Electrical & Computer Engineering     |     Carnegie Mellon

Wednesday, December 5, 12:00-1:00 p.m. HH-1112

Shipra Panda
Carnegie Mellon University

Simulation Coverage Analysis Using Trajectory Evaluation

One of the most difficult problems facing designers today is making sure that their designs are bug-free. Simulation is the primary method of functional design verification, however finding good simulation coverage metrics is still an open problem. Exhaustive simulation is prohibitively time consuming and the resulting limited test coverage leads to undetected bugs. An alternative to simulation is formal verification which attempts to prove or disprove properties of a design, therefore it can give a definitive answer about the correctness of a circuit, but since these methods are so rigorous, they are too computationally expensive and therefore only small designs can be verified. As modern designs are becoming more and more complex, closing the gaps in simulation coverage is becoming an important issue. In this talk I will discuss our new technique which arose as a compromise between the thoroughness of formal verification and the ability of simulation to validate complex designs. Most coverage analysis techniques are based on variations of code coverage. Our proposed coverage metric is based on specification coverage. Our method borrows ideas from Symbolic Trajectory Evaluation (STE) to generate a trajectory (control) graph of interactions within an interface circuit. The trajectory graph also contains expected circuit responses. Simulation is run and the output patterns are saved. The simulation results are then mapped against the trajectory graph and coverage of the trajectory graph is reported. Because we are looking at the results of functional testing we can check if the simulation output matches the expected circuit responses and report errors.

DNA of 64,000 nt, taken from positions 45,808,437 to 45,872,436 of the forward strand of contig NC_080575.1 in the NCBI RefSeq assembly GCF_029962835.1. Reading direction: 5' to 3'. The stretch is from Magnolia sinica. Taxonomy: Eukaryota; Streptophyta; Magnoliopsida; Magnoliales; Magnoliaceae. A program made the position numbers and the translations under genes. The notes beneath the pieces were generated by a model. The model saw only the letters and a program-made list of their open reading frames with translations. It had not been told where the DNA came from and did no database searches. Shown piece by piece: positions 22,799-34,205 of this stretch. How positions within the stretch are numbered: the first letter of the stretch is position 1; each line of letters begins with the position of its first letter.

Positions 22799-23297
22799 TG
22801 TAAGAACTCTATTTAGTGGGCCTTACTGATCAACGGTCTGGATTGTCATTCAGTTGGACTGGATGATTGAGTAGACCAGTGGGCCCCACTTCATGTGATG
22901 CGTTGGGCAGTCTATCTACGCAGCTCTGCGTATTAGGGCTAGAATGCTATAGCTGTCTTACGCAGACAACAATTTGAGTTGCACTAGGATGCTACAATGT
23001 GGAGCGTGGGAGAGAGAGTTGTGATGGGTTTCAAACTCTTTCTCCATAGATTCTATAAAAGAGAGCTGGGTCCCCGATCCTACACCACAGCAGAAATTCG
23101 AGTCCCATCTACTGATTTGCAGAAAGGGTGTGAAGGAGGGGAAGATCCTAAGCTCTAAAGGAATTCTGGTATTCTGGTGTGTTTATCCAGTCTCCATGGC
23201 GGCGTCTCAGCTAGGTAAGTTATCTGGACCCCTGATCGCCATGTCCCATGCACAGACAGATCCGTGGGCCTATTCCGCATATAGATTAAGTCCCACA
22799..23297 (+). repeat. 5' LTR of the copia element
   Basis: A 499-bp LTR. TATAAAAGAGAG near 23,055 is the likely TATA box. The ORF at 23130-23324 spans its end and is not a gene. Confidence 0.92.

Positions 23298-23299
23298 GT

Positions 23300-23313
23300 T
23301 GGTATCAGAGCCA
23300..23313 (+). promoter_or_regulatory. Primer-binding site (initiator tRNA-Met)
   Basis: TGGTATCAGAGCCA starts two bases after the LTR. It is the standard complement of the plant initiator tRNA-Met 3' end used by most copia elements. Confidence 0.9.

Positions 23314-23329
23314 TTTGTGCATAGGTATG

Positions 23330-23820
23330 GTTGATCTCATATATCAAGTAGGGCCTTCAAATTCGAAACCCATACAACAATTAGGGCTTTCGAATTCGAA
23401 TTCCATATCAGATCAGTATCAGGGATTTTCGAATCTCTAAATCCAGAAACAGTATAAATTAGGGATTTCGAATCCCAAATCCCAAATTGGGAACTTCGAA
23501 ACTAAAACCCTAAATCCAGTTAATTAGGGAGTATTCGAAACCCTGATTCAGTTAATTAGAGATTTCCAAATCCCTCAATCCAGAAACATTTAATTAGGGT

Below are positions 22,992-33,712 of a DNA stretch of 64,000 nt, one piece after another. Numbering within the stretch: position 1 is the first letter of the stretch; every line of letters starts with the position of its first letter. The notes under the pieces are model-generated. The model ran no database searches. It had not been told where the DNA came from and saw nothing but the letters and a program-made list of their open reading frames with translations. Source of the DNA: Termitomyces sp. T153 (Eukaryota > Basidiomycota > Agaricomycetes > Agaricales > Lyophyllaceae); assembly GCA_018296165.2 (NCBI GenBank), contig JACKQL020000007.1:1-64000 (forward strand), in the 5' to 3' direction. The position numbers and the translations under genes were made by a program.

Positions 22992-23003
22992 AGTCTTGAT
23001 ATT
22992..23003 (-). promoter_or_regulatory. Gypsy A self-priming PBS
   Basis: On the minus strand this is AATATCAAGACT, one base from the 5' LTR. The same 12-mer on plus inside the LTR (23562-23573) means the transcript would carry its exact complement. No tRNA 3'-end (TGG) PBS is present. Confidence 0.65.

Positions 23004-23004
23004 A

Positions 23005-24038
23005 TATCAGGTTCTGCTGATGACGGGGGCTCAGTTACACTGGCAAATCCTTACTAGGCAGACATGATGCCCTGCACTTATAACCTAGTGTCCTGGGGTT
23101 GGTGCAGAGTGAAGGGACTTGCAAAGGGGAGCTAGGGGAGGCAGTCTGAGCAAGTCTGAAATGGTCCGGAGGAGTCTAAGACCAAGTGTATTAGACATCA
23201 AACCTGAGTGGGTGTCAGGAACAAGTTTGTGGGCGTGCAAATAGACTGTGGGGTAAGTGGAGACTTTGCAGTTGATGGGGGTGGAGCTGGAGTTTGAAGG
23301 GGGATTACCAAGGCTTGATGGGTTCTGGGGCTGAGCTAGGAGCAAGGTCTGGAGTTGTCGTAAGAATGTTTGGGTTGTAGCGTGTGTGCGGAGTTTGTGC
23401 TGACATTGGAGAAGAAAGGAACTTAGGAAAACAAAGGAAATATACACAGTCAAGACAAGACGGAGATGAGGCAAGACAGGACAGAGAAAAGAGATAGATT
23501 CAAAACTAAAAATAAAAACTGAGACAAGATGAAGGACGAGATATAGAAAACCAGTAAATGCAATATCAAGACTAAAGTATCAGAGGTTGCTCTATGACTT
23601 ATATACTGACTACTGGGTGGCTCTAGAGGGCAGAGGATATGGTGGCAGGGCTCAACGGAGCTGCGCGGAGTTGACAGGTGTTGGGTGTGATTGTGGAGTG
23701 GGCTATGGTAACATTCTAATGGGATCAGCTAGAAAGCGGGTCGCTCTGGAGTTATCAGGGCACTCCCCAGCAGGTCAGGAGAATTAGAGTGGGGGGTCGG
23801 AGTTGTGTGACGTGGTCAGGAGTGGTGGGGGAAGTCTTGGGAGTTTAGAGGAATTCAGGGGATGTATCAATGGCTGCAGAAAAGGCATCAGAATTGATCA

Shipra Panda received her BS in 1991 and MS in 1995 in Electrical and Computer Engineering from the University of Colorado at Boulder. Between 1991 and 1993, she worked on the system simulation of ASICs at Storage Technology Corp. in Boulder, CO. In 1995 she began work on the Ph.D. degree in Electrical and Computer Engineering at Carnegie Mellon University.